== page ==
Vaccine Diplomacy shines: Brazil President Jair Bolsonaro thanks PM Modi for sending COVID-19 vaccines
New Delhi: Making reference to the mythical 'sanjeevni booti', Brazil President Jair Bolsonaro thanked Prime Minister Narendra Modi after a flight carrying two million doses of India made coronavirus vaccines landed in the country on Saturday.
The President thanked Modi and tweeted: "Namaskar, Primeiro Ministro@narendramodi The Brazilian was honored to have a great perspective to overcome a global obstacle. Observed by our assistant as to export vacancies from India to Brazil.Dhanyavaad! धनयवाद."
- Namaskar, Primeiro Ministro @narendramodi— Jair M. Bolsonaro (@jairbolsonaro) January 22, 2021
- O Brasil sente-se honrado em ter um grande parceiro para superar um obstáculo global. Obrigado por nos auxiliar com as exportações de vacinas da Índia para o Brasil.
- Dhanyavaad! धनयवाद pic.twitter.com/OalUTnB5p8
The tweet also included and image of Hindu god Hanuman.
Modi made a quick reply and tweeted: "The honour is ours, President @jairbolsonaro to be a trusted partner of Brazil in fighting the Covid-19 pandemic together. We will continue to strengthen our cooperation on healthcare."
The honour is ours, President @jairbolsonaro to be a trusted partner of Brazil in fighting the Covid-19 pandemic together. We will continue to strengthen our cooperation on healthcare. https://t.co/0iHTO05PoM— Narendra Modi (@narendramodi) January 23, 2021
Indian External Affairs Minister posted, " Trust the Pharmacy of the World. Made in India vaccines arrive in Brazil. #VaccineMaitri."
India's vaccine diplomacy seems to be shining as the country is giving millions of doses of COVID-19 vaccine to South Asian nations for the past few days, promising to help its neighbours, among others, at a time when the disease continues to grip the region. Now it is spreading beyond the regional boundaries as well.
MEA spokesperson Anurag Srivastava on Friday said: "Keeping in view the domestic requirements of the phased rollout, India will continue to supply COVID-19 vaccines to partner countries over the coming weeks and months in a phased manner. It will ensure that domestic manufacturers will have adequate stocks to meet domestic requirements while supplying abroad."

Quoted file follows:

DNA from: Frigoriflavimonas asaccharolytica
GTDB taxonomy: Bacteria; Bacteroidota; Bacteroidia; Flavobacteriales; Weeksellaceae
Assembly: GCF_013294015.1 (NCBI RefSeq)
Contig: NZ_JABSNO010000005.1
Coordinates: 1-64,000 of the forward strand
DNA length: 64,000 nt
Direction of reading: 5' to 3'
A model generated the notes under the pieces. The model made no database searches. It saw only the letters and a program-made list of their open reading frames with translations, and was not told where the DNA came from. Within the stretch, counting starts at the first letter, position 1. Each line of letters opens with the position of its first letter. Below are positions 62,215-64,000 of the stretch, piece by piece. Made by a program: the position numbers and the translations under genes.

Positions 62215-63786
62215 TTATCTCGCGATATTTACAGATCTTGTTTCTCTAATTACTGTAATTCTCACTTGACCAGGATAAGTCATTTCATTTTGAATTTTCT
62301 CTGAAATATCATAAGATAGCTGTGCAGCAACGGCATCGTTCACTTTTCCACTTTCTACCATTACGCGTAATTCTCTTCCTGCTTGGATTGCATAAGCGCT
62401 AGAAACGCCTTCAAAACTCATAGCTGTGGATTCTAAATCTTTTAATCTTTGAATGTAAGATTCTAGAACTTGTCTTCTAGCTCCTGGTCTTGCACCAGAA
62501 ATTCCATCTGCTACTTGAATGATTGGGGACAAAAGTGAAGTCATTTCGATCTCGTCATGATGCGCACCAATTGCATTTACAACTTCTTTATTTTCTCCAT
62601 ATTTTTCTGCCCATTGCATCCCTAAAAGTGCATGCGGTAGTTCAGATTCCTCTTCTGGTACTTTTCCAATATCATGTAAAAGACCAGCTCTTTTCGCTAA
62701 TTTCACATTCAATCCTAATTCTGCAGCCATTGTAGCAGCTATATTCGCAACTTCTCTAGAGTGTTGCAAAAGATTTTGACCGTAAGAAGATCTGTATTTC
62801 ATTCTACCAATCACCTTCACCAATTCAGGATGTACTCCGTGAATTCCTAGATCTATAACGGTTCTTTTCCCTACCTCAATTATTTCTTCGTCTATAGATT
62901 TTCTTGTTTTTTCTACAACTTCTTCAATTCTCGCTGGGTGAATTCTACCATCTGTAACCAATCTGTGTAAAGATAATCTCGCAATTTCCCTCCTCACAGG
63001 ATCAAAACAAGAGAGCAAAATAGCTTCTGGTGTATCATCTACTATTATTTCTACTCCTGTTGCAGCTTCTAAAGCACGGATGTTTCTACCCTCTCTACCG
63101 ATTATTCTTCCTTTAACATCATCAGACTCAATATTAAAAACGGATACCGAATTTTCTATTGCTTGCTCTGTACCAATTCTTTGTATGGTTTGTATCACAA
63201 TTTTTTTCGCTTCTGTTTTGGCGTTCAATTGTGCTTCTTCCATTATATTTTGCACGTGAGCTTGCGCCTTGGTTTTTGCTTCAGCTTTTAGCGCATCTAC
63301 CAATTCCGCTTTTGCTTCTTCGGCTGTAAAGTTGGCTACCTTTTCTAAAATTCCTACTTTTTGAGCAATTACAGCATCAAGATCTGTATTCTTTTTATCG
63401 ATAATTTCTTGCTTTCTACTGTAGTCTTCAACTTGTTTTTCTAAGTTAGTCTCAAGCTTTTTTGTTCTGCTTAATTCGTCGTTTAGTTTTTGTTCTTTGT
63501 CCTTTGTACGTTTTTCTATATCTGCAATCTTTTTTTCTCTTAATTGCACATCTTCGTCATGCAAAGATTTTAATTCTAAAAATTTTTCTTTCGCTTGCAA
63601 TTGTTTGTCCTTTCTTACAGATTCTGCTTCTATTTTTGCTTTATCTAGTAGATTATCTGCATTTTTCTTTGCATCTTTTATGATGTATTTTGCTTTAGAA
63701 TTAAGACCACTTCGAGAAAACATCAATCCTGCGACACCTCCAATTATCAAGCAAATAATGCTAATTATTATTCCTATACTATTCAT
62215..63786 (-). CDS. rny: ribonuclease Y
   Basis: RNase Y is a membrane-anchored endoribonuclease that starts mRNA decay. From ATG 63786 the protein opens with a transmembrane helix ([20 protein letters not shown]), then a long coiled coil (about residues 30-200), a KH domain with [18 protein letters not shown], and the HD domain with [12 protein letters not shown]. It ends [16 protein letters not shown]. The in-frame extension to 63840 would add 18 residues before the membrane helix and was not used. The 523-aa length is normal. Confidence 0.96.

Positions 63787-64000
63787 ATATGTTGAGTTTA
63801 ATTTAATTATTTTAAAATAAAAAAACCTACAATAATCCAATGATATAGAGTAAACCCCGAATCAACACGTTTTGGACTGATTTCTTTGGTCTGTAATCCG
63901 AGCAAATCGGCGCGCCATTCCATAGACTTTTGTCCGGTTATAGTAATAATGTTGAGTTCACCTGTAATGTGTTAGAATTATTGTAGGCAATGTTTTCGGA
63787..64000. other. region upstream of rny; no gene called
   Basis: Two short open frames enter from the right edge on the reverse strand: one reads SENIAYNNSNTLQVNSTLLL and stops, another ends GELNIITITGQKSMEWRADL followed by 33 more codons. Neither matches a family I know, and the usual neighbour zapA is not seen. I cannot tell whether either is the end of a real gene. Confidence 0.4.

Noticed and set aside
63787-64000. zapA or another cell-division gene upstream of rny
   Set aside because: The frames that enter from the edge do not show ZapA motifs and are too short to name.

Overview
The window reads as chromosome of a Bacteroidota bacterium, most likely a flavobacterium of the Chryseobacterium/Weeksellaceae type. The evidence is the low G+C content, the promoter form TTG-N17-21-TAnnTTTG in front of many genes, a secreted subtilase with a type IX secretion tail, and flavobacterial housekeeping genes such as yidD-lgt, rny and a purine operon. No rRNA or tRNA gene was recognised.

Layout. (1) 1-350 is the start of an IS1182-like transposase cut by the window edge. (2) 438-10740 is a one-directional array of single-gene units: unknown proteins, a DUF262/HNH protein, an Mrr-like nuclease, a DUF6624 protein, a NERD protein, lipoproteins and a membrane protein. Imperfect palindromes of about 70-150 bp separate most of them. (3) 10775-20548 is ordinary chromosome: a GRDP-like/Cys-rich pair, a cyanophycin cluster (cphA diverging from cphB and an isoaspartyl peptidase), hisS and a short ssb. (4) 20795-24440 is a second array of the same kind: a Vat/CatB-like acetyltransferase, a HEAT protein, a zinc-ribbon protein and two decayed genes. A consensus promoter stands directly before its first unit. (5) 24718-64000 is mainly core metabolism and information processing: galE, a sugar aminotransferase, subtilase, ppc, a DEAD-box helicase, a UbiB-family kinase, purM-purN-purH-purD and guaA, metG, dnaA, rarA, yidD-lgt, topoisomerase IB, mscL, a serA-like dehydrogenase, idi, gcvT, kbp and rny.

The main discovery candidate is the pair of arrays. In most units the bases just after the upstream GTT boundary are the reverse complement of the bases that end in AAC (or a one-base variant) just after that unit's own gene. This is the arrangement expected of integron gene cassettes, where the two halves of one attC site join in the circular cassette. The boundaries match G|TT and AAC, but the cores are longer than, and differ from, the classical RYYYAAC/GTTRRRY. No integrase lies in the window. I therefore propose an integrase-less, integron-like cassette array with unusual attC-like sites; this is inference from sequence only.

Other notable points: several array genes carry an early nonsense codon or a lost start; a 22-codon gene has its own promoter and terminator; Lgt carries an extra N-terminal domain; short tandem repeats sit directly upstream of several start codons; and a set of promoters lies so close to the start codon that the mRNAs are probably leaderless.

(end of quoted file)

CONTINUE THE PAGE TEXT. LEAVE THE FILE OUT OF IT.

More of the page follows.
He said there is interest in many countries in accessing vaccines from India which is the global hub for vaccine production.
"In so far as these requests for vaccines from India, you would recall that the Prime Minister has already stated that India’s vaccine production and delivery capacity would be used for the benefit of all humanity in fighting this crisis," he said.
The MEA official said: "As we announced on 19 January, our grant assistance of vaccines to the neighbouring countries commenced on 20 January. On the first day, 1.5 lakh doses of vaccines were supplied to Bhutan and 1 lakh doses to Maldives as grant assistance."
Speaking on the various nations where the vaccines have been sent, he said: "Yesterday, supplies of 10 lakh doses to Nepal and 20 lakh doses to Bangladesh were undertaken. Today, consignments of 15 lakh doses for Myanmar, 1 lakh doses to Mauritius and 50,000 doses to Seychelles are being airlifted."
Srivastava said: "As stated earlier, supplies as grant assistance to Sri Lanka and Afghanistan will be undertaken after receiving confirmation of regulatory clearances from these two countries. Contractual supplies are also being undertaken to Saudi Arabia, South Africa, Brazil, Morocco, Bangladesh and Myanmar."
He said the vaccines are sent to the foreign nations both as gifts as well as on a commercial basis.
What is sanjeevni booti?
In Hinduism, the word Sanjeevani can refer to a plant or to a mantra (a chant) or to a system/method.
The description below describes Sanjeevani as a magical herb or plant. There is also a Sanjeevani chant in Hinduism which is believed to be able to bring a dead person back to life.
As per Hinduism, Sanjeevani is a magical herb which has the power to cure serious nervous system problems. It was believed that medicines prepared from this herb could revive in any situations where death is almost certain.
The herb is mentioned in the Ramayana when Ravana's son Indrajit (Meghnad) hurls a powerful weapon at Lakshmana. Lakshmana is badly wounded and is nearly killed by Indrajita.
Hanuman was called upon to fetch this herb from the mount Dronagiri (Mahodaya) or Gandhamardhan hills, far to the north of the Vindhyas on the slopes of the Himalayas.
The mountain of herbs is identified as the Valley of Flowers near Badri in Uttarakhand on the slopes of the Himalayas.
It is sometimes called Gandhamardan, and at other times Dronagiri. Upon reaching Dronagiri Parvata or Gandhamardan, Hanuman could not identify the herb and lifted the whole mountain and brought it to the battlefield.